Here are some of my pictures when I was at St. Mary’s last fall:
BONUS- West, TX- If you’re really feeling the drive, take Highway 77 to Waco and then jump on northbound Interstate 35 to West, Texas. It hosts a huge Czech community. As soon as you get into West, you have your choice of bakeries and Czech eateries. I personally like Slovacek’s, but they’re all good! In the fall, they hold a huge Czech Fest. People come from all over every year, just to take part in the festivities, from food to beer to music.
I know it isn’t the most exciting of all road trips, especially if you’re not Czech. If you need more to do, I recommend these stops:
Ganado, TX- Ganado (where I happen to be from) is a super small town, but we’ve got enough to offer to keep you busy. I especially suggest grabbing lunch at the Ganado Cafe- Lori makes some damn good burgers- and catching a movie at the theater. It was the first theater in the U.S. to have digital fiber optic sound, opening in the early forties, and is one of the last in the nation to be privately owned (by a man with Czech origins, actually).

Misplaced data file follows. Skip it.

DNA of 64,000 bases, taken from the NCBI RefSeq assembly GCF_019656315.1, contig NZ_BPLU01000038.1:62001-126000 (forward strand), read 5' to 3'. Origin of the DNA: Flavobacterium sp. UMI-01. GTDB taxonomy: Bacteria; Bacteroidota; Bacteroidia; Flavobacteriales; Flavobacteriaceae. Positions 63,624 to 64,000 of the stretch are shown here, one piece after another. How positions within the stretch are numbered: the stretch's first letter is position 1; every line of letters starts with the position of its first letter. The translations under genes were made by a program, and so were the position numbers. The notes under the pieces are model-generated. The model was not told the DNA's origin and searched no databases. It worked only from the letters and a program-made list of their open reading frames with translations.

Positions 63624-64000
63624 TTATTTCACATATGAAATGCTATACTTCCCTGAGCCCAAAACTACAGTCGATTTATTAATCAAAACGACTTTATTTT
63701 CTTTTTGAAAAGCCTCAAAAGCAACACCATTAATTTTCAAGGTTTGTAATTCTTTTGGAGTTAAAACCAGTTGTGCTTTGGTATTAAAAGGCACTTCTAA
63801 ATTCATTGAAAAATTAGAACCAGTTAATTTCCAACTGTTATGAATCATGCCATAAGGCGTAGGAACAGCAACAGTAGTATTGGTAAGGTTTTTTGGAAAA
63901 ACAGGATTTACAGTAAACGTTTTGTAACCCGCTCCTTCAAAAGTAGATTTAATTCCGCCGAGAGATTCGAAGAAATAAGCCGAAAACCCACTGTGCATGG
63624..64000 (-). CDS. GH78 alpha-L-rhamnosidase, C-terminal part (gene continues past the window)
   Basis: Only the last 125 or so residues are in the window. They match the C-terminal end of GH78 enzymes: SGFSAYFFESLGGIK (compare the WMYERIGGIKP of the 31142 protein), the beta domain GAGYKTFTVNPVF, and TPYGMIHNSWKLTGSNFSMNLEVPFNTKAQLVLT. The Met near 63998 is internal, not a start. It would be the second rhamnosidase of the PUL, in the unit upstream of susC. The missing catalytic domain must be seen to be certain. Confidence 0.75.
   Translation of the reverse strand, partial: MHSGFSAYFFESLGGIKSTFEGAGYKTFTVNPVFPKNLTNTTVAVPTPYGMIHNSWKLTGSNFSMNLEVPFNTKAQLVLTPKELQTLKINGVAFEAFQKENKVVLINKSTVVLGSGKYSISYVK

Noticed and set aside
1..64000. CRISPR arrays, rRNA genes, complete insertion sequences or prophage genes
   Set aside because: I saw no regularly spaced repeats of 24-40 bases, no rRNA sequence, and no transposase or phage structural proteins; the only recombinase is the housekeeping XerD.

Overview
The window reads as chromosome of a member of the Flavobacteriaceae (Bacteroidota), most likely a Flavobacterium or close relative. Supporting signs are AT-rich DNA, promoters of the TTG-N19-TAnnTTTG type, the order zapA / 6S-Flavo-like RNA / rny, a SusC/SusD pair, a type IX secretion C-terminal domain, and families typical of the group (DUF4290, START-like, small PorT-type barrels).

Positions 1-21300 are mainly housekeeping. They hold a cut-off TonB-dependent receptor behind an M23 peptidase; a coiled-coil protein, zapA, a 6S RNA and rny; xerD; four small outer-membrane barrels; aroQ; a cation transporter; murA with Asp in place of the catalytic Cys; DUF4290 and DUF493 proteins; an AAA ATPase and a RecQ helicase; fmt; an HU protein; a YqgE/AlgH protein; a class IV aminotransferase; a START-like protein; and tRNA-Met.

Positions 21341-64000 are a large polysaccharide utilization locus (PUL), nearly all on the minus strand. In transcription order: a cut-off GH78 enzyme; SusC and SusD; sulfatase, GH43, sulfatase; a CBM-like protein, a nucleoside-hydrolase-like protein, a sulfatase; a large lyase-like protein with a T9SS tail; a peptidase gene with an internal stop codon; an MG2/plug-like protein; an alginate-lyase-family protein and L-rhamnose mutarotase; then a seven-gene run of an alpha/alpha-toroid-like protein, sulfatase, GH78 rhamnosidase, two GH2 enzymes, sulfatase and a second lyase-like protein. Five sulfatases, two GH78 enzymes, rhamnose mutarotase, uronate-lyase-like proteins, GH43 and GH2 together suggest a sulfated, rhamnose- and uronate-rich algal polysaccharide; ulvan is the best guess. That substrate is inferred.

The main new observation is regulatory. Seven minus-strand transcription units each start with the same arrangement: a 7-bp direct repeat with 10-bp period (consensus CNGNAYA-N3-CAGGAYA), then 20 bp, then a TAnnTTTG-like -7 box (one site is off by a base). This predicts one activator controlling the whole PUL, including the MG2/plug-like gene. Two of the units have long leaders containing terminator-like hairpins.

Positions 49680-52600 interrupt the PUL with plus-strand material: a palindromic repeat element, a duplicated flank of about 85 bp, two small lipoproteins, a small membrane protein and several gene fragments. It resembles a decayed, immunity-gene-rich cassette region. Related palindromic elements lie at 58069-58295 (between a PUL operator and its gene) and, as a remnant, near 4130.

El Campo, TX- El Campo is bigger than Ganado, and has its fair share of things to do. I highly recommend a night at Greek Brothers. I love Greek’s. It’s a swanky honky tonk restaurant that serves great food and offers up live music pretty often by well-known Texas Red Dirt artists: Roger Creager, Randy Rogers, William Clark Green, and one I’m thinking of going to, Koe Wetzel. Even bigger mainstream names like Luke Bryan and Eric Church have played there. It’s the place to be!
La Grange, TX- This city has plenty of its own to offer outside the Heritage Center. They’ve got endless shopping and history. It’s home to band ZZ Top and where The Best Little Whorehouse in Texas was filmed. If you’re there at the right time, you could drive out to Warrenton, Round Top, and Carmine for Antique Weekend. It’s the biggest junk, craft, and antique show in the state. It’s amazing.
Shiner, TX- Shiner is south of Flatonia on Highway 95. It is of course where Shiner beer is brewed. The Spoetzel brewery is available for tours year-round.
Endorsement- I’m not a beer drinker, but Shiner is a beer I will more than willingly drink. Shiner Bock, Shiner Premium, and Shiner Homespun have amazing flavors and finishes. If you’ve never had a Shiner, have one.
Gonzales, TX- West on Highway 90 from Shiner is the historically significant town of Gonzales. This town kickstarted the Texas Revolution with the famous “Come and Take It” flag and canon. To learn more about Texas’ badass history, head to Gonzales!